Wasm browser support is good, but for which headless use cases has it been used so far? In my research, I came across a few:
- Proprietary Function-as-a-Service (FaaS, "serverless") providers: CloudFlare Workers, Fastly Compute@Edge
- Language-agnostic application-level logic: Envoy HTTP filters, Kubewarden policies
- Open-source application platforms: wasmCloud, Vino
- Kubernetes ecosystem:
- Krustlet implements the Kubelet API and runs Wasm modules as pods (see deislabs/wagi for a simple Wasm-backed HTTP handler)
- WasmEdge is a versatile WebAssembly runtime that can be integrated into existing programs and can also be used as a container runtime
- wasmCloud is an Actor model implementation for distributed Wasm-based apps
- Public cloud: WASI node pools on Microsoft Azure AKS (based on the Krustlet project)
- Distributed systems research: Faasm
Below is a list of useful learning resources on WebAssembly:
- The blog post series on the Mozilla blog by @linclark does a great job of explaining the core concepts. Also true for the post on WASI.
- Read “WebAssembly meets Kubernetes with Krustlet” for another take on the motivation for Wasm on Kubernetes and how to test-drive Wasm modules.
A Serverless WebAssembly Runtime for Cloud-Native Workflow Engines
For my master thesis in IT-Systems Engineering at the Hasso-Plattner-Institute in Potsdam, I want to bring the efficiency & security benefits of WebAssembly to the CNCF ecosystem in the form of a Wasm runtime for serverless workloads on Kubernetes. The primary use case are workflow tasks in a distributed workflow orchestrator like Kubernetes and Argo Workflows.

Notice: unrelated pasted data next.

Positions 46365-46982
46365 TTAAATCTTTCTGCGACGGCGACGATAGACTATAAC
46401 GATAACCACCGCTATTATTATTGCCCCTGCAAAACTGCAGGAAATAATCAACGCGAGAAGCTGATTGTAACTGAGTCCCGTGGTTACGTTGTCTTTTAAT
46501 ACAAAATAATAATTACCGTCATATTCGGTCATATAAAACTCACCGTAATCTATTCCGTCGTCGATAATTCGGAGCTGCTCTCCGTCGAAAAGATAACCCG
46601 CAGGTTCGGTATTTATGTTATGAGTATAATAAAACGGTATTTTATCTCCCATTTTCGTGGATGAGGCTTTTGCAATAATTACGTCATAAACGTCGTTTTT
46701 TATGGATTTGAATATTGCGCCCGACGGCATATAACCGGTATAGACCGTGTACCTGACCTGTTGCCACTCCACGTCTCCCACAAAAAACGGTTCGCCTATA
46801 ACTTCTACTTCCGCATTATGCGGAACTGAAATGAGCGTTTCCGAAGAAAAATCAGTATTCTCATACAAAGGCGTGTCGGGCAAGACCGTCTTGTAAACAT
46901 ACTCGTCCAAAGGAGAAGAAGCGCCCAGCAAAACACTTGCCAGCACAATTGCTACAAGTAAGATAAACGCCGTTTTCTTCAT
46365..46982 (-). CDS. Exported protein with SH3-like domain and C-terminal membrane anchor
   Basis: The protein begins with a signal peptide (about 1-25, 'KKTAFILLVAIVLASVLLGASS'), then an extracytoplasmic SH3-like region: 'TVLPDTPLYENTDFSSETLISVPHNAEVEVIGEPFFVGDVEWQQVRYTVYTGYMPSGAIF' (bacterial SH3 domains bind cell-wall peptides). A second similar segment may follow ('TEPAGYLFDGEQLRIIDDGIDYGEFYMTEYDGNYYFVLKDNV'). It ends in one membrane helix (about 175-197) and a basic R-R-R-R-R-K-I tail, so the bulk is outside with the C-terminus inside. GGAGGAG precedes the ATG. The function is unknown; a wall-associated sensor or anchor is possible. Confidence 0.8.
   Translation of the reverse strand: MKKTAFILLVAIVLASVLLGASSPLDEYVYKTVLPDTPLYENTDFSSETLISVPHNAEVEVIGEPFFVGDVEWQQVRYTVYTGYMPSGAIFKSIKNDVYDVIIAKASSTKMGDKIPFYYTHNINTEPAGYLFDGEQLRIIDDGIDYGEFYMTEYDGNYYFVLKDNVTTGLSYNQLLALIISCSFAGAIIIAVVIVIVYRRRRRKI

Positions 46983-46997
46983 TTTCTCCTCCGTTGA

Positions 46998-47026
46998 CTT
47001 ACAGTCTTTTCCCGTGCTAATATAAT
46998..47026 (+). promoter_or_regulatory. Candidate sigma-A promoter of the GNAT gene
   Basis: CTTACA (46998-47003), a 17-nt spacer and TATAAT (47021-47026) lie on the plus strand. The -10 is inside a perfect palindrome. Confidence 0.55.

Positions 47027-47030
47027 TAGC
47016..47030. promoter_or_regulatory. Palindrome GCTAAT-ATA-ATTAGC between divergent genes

The main pillars for this project are derived straight-forward from the working title:
- Serverless: The runtime must scale well within a cluster of distributed machines. The end-user can call WebAssembly-based remote functions just like in-process ones, and the runtime implementation must take care of scaling, fault handling, etc.
- Cloud-Native: We decided to focus on Kubernetes and the “Cloud-Native” ecosystem because of its popularity and open-source approach.
- Workflow Engine: The runtime will integrate seamlessly with state-of-the-art workflow engines without them having to know implementation-specifics of WebAssembly modules and their distributed execution.